Study Challenges View That Sickle Cell Trait Increases Risk of Premature Death
Sickle cell trait, a form of sickle cell caused by one (rather than two) faulty alleles, has long been thought to raise a person’s risk of premature death from muscles breaking down under exertion, straining the kidneys. But a new study contradicts this assumption, finding no elevated risk of mortality in a study of active-duty African-American soldiers with sickle cell trait, even though their muscles did break down under extreme physical exertion, a condition known as exertional rhabdomyolysis.
The study, Sickle Cell Trait, Rhabdomyolysis, and Mortality among U.S. Army Soldiers, was recently published in the New England Journal of Medicine.
People with sickle cell trait have one normal and one abnormal allele (alternate form) of the hemoglobin beta gene, a gene necessary for the production of hemoglobin. The person is, therefore, heterozygous for this gene, producing both normal and abnormal hemoglobin, and without the severe symptoms of sickle cell disease. That hereditary blood disorder occurs in a person who has two copies of the abnormal allele (the person is homozygous). Sickle cell trait is most prevalent among people with African ancestry.
Sickle red blood cells have an abnormal crescent shape that is rigid and less able to pass through tight spaces. This may block blood flow to the muscles and other organs, resulting in tissue death, organ failure, and rhabdomyolysis. The harder and faster the person’s effort, the quicker and greater will be the chance for sickling to occur.
For this reason, highly physically active people with sickle cell trait are prone to complications triggered by intense exercise.
The study was performed using the Stanford Military Data Repository and other health records of 47,944 black soldiers (3,564 diagnosed with sickle cell trait and 44,380 without the trait), who served in the U.S. Army between 2011 and 2014. The hemoglobin type of each participant was confirmed by laboratory analyses. The objective was to quantify the association between sickle cell trait and the mortality risk of exertional rhabdomyolysis.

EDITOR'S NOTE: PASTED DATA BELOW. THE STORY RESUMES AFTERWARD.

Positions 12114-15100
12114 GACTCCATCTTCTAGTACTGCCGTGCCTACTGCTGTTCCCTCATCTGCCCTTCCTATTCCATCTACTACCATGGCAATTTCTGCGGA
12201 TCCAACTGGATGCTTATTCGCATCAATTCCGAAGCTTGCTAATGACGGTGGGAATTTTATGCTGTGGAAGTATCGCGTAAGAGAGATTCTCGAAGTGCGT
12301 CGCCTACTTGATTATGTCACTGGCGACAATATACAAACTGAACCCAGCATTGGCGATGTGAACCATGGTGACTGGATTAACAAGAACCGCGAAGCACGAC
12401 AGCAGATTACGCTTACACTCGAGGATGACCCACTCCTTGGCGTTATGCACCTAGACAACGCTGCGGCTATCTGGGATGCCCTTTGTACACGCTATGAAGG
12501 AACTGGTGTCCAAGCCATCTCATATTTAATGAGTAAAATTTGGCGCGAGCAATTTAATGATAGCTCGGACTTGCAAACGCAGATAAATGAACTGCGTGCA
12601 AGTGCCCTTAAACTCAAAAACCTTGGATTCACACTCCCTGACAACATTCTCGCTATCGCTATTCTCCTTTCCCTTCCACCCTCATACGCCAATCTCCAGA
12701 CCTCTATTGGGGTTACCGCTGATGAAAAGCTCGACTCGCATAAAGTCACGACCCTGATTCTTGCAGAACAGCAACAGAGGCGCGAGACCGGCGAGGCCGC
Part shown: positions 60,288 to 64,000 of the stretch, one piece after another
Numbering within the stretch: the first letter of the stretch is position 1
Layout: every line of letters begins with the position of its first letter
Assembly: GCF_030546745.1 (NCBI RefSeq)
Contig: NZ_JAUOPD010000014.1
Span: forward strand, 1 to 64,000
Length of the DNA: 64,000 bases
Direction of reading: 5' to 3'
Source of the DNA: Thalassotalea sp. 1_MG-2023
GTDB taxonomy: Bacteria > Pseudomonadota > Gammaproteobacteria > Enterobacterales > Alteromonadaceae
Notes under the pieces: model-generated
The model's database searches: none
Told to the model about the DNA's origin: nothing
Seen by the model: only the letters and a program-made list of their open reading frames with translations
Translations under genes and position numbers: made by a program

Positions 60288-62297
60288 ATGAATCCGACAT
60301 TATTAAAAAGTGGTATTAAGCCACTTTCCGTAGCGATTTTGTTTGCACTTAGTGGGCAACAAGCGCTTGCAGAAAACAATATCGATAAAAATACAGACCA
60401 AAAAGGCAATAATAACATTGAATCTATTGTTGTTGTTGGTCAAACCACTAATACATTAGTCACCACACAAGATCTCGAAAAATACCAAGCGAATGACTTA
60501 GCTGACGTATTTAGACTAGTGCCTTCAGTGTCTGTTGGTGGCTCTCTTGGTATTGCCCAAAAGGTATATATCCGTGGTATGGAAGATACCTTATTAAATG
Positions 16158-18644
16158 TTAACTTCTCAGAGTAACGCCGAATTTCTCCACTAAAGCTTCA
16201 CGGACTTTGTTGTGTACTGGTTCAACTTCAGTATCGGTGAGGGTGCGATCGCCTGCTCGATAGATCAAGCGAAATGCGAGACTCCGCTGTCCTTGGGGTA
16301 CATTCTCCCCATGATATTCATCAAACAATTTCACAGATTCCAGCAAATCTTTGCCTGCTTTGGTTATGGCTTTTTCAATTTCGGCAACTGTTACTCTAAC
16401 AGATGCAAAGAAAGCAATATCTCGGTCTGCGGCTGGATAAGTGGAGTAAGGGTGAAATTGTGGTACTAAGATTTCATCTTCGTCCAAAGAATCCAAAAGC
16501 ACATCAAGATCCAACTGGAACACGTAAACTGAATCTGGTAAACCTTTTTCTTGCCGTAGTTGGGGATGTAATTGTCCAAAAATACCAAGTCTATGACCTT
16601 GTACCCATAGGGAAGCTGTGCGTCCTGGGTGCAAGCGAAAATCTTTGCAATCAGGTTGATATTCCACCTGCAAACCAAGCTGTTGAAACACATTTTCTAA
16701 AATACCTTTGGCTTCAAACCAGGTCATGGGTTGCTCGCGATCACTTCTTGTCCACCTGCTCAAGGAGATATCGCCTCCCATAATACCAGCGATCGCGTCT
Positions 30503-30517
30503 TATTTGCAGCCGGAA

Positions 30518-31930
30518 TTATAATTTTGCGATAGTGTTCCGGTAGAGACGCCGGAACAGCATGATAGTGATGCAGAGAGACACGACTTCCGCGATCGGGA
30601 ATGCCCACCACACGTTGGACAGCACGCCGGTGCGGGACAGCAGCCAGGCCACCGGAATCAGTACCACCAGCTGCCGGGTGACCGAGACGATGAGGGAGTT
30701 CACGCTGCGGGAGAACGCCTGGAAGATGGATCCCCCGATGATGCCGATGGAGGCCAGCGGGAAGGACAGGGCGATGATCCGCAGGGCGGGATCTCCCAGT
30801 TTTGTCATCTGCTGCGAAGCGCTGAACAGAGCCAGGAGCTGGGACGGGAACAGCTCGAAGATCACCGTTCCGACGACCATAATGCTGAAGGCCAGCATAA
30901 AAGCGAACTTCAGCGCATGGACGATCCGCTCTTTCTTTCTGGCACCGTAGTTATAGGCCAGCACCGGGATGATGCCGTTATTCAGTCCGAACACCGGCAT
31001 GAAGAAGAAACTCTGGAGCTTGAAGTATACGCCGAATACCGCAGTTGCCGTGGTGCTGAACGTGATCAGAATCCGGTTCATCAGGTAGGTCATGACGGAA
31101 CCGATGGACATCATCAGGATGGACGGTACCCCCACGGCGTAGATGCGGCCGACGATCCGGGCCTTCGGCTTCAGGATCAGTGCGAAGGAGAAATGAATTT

Among the soldiers with the trait, seven had died. However, one death was classified as battle-related and the other six participants died from non–battle-related causes, such as cancer, substance abuse, mental disorders, heart disease, and post-operative complications. Only one death was observed among the soldiers who suffered exertional rhabdomyolysis, but this participant did not have sickle cell trait.
Exertional rhabdomyolysis was not exclusively associated with sickle cell trait. Other factors, such as obesity, tobacco use, and recent use of antipsychotic or statin medications were associated with similar or greater risks of muscle breakdown. Also, the risk of exertional rhabdomyolysis was higher in men, and increased with increasing age in the study population.
Specifically, the study found that the risk of exertional rhabdomyolysis was 54 percent higher among African-American soldiers with sickle cell trait than among those without it — no where near the 2,800 percent increased risk reported in a 1987 study, a difference the researchers partly attributed to better safety practices among active-duty soldiers.
“The most important thing to come out of this study is the really reassuring news that under conditions of universal precautions against dehydration and overheating, we don’t see an elevation in the risk of mortality in people with sickle cell trait,” said Dr. Lianne Kurina, on of the study’s authors, in a press release.